First of all, thanks for all the effort to research and model this!
A friend of mine did some modeling as well, and came to the conclusion that there should be a treble increase, rather than the perceived decrease:
Even though the exact values differ from your (probably more correct) model, the effect is clear.
So, what could we really conclude from all this? That our models are too simplistic? It seems like they contradict your empirical tests? One indication of the complexity is the fact that in your real recording example, the 12th and 13th component is really louder in the rolled-off case, right?
Most people know him from the films, but he is one of the greatest songwriters for the guitar in history! Incredibly talented, funny and musical. He saw himself more as a "guitar writer" than "guitar player".. he said.. "I wrote it, now YOU play it!" :) But man,.. could he play... amazing!
Congrats! That's a nice guitar. In the future, just go out and play them. If you want to know the difference between two of these track them down at a guitar shop and play them. Nothing is better than your own hear. :)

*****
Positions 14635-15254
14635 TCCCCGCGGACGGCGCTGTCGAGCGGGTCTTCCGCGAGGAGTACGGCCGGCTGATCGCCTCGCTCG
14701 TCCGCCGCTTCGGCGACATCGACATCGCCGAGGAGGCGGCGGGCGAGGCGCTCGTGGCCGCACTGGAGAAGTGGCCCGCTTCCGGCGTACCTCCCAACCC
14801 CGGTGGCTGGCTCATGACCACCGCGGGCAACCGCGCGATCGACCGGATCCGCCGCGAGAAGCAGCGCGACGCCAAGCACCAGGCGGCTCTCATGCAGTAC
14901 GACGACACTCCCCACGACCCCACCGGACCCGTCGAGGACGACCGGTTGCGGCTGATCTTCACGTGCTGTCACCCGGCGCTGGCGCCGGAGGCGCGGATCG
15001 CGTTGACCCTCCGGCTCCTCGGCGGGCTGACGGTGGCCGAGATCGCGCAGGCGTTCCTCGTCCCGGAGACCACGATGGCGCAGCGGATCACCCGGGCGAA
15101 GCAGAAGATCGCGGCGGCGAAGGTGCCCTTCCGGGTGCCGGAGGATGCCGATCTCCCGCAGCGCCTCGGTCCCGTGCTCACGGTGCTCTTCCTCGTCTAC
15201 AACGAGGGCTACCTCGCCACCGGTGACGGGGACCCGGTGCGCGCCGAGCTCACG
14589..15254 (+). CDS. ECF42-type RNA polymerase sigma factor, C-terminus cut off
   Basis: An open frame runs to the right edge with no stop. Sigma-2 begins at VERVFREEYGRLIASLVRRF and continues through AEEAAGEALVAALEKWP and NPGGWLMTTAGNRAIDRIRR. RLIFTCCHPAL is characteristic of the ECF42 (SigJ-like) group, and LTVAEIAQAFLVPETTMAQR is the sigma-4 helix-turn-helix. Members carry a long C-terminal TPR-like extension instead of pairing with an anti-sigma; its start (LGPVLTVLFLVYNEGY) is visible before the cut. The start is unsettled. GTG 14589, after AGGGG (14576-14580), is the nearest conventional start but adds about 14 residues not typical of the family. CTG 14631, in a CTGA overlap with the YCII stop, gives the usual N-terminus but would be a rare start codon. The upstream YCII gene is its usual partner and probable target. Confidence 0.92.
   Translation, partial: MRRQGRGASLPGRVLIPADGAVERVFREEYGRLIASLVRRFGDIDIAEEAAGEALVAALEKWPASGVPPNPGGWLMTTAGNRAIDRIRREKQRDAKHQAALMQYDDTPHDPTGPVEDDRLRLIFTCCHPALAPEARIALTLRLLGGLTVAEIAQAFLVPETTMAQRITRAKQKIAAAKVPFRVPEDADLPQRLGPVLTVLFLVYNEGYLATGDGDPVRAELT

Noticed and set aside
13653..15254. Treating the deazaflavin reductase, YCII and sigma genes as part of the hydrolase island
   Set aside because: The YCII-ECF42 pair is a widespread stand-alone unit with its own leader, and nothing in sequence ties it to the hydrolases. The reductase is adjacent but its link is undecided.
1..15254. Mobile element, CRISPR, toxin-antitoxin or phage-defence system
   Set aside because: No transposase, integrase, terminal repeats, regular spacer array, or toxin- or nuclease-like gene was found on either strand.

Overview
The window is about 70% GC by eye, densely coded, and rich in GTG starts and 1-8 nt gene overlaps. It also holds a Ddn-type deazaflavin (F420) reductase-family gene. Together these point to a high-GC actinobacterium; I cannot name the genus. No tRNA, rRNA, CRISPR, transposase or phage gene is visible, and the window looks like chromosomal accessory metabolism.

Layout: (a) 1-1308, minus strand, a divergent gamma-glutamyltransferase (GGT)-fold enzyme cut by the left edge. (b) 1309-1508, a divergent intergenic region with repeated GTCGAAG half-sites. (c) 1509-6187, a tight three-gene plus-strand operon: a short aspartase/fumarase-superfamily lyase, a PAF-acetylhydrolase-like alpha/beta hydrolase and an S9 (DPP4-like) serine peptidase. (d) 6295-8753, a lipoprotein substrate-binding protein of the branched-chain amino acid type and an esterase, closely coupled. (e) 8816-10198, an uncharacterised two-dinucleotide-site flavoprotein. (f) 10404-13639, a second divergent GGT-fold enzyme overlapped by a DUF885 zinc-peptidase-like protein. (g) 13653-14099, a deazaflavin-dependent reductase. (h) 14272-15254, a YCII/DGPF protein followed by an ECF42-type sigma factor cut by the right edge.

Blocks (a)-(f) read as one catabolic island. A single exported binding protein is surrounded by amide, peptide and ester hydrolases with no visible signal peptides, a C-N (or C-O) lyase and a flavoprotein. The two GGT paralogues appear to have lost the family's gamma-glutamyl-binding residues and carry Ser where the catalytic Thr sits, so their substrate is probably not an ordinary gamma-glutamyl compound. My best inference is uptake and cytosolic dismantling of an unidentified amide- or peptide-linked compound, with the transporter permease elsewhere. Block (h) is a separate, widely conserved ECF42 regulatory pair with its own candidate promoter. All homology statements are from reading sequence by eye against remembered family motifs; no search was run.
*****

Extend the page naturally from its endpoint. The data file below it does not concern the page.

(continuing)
Thank you Emil!
I've looked it up. It's 44 mm. Good to know!
I've started experimenting with an acoustic guitar which has a 42 mm wide nut. It feels too small for my hands but! .... the problem with the unclean muted sound is gone. Apparently i have to try other sizes too untill i have found the right one.
It is a huge relief for me now!
@emilernebro I am working on Banjo Rolls. Just worked my way through the Cycle Solo and can more or less keep up at 1/2 speed. I posted a question regarding technique on a particular passage in the piece in another post. Cheers.
The tritone substitution concept does not always include only dominant 7th chords. The most obvious choice of chords (using tritone substitution) for A7 and D7 would be Eb7 (instead of A7) and Ab7 (instead of D7). However, you can always try other chord qualities as well, such as maj7 chords in this case. The original progression is just G7 going back home to C. I added a D7 (dominant V chord of G7) before the G7, and an A7 (dominant V chord of D) before the D7.
Instead of keeping it that way, I then used the tritone sub on the A7 and D7, finding the chords Ebmaj7 and Abmaj7.
Original progression: G7 ---> C...
New progression: Ebmaj7 ---> Abmaj7 ---> G7 ---> C...
Now, you could look at this progression from another angle too;
The Ebmaj7, Abmaj7 and G7 chords can be found in the key of C minor. So you might analyze this as borrowed chords from the C minor tonality, rather than C major.